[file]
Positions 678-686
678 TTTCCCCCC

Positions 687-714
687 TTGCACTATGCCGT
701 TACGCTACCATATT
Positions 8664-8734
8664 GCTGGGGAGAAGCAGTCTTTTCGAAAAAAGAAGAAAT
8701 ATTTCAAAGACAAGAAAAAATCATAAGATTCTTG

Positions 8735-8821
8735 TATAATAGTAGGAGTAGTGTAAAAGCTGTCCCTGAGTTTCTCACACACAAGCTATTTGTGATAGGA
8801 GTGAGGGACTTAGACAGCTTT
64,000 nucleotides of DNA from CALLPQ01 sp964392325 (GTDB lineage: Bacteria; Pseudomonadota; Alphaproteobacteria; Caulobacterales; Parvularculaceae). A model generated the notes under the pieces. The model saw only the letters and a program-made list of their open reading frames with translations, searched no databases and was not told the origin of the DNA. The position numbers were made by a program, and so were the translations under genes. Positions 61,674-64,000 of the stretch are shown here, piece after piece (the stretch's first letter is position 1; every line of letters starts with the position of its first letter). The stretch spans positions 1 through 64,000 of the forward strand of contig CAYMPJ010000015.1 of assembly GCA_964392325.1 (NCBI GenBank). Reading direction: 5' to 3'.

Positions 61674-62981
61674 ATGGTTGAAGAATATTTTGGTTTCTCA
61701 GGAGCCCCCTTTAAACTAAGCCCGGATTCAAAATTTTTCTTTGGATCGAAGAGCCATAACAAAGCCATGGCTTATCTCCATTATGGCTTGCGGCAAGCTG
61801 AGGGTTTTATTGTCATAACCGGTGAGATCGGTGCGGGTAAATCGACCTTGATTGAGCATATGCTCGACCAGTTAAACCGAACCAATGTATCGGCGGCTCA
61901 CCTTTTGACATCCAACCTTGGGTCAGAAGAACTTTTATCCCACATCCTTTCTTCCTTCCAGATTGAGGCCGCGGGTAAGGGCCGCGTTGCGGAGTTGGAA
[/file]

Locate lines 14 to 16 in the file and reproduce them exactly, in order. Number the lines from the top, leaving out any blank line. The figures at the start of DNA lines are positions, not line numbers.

61674 ATGGTTGAAGAATATTTTGGTTTCTCA
61701 GGAGCCCCCTTTAAACTAAGCCCGGATTCAAAATTTTTCTTTGGATCGAAGAGCCATAACAAAGCCATGGCTTATCTCCATTATGGCTTGCGGCAAGCTG
61801 AGGGTTTTATTGTCATAACCGGTGAGATCGGTGCGGGTAAATCGACCTTGATTGAGCATATGCTCGACCAGTTAAACCGAACCAATGTATCGGCGGCTCA